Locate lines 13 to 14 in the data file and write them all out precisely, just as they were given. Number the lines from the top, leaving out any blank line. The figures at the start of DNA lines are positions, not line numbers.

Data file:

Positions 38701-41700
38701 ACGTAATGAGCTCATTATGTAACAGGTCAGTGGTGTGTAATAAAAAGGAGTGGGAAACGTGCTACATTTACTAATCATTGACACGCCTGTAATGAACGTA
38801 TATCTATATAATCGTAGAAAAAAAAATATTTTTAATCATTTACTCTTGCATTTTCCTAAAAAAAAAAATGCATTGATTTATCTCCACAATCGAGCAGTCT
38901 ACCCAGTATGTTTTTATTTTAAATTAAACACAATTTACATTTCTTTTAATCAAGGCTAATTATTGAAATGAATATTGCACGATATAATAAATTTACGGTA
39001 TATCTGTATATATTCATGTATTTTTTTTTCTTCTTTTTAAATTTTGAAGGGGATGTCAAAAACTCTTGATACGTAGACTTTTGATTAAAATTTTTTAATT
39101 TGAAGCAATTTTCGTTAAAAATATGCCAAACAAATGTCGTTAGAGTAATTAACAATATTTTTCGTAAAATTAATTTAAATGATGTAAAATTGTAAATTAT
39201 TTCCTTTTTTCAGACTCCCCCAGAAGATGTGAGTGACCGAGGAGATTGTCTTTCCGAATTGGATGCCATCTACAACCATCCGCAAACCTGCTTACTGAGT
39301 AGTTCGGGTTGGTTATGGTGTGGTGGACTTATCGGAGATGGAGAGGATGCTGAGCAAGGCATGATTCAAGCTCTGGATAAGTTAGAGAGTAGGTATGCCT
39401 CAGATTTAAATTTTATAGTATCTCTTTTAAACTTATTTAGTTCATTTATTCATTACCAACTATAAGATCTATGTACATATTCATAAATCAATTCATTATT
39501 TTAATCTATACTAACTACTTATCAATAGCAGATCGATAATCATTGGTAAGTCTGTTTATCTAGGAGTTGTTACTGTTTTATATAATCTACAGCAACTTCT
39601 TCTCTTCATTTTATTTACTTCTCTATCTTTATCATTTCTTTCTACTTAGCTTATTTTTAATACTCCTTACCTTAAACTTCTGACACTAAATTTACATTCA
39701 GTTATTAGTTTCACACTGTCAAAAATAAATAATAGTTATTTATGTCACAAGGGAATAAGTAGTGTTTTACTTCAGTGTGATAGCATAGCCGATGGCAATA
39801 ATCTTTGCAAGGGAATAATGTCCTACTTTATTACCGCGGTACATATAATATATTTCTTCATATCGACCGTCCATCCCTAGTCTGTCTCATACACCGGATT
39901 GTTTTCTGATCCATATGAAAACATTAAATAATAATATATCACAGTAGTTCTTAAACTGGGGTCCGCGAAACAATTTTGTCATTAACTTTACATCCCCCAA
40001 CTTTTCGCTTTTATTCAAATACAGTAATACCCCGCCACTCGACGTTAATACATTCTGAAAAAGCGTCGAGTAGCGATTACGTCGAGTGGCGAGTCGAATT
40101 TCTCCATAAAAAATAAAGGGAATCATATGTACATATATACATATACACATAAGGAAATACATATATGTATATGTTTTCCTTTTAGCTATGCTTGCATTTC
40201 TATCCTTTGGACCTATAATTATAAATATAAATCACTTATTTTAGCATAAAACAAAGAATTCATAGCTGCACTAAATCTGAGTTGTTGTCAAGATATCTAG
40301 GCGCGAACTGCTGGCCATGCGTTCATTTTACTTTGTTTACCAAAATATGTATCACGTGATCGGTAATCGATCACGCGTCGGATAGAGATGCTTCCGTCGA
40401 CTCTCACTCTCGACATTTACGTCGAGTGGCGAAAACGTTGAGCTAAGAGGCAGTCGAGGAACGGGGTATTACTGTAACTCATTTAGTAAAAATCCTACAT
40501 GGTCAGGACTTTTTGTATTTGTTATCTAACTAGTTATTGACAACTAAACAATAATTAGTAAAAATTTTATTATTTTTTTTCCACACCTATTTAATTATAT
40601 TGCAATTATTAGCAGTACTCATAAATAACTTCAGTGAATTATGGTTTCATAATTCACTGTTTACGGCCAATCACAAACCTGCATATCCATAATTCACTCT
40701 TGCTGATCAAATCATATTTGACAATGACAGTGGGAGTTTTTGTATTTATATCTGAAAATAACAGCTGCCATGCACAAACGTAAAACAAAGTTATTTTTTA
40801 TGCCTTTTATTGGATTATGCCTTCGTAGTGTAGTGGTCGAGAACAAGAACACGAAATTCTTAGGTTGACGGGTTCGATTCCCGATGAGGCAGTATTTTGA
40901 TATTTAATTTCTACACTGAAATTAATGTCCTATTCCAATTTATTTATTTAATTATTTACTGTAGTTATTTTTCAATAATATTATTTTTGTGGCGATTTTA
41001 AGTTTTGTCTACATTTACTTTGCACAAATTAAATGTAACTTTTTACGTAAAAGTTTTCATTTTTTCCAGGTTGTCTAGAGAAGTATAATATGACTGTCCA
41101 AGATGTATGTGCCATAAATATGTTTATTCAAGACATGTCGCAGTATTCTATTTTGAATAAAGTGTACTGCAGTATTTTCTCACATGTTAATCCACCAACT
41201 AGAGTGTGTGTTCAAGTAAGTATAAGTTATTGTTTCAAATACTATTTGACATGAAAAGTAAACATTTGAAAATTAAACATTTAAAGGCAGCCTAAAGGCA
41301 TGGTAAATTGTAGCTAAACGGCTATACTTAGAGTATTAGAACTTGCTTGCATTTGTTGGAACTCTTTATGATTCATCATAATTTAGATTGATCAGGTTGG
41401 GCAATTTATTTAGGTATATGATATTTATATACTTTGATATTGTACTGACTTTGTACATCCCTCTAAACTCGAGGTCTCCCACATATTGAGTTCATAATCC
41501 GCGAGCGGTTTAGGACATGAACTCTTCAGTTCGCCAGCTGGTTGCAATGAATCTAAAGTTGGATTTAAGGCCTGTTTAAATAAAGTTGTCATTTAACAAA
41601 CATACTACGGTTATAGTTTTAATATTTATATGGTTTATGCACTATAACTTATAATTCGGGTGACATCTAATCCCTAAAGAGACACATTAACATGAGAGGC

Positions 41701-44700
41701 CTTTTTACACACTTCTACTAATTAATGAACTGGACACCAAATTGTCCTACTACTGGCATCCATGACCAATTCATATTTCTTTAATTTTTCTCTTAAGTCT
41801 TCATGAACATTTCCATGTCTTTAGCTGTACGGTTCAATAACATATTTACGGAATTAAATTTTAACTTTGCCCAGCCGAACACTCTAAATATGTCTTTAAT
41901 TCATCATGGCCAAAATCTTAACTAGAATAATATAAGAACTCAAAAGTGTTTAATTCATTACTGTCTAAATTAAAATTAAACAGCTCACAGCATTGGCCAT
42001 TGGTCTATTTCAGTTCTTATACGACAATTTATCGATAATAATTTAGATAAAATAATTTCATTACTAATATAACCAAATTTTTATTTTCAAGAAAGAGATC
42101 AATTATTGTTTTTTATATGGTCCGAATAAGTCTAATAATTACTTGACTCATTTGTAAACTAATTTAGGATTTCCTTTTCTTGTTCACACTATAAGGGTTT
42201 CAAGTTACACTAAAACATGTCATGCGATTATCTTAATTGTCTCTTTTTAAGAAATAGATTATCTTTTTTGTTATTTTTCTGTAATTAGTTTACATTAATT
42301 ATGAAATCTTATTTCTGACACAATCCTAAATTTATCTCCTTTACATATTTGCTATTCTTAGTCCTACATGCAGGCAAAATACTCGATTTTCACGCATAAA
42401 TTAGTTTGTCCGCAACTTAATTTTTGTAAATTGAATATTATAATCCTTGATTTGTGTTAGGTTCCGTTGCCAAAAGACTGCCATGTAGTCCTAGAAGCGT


39801 ATCTTTGCAAGGGAATAATGTCCTACTTTATTACCGCGGTACATATAATATATTTCTTCATATCGACCGTCCATCCCTAGTCTGTCTCATACACCGGATT
39901 GTTTTCTGATCCATATGAAAACATTAAATAATAATATATCACAGTAGTTCTTAAACTGGGGTCCGCGAAACAATTTTGTCATTAACTTTACATCCCCCAA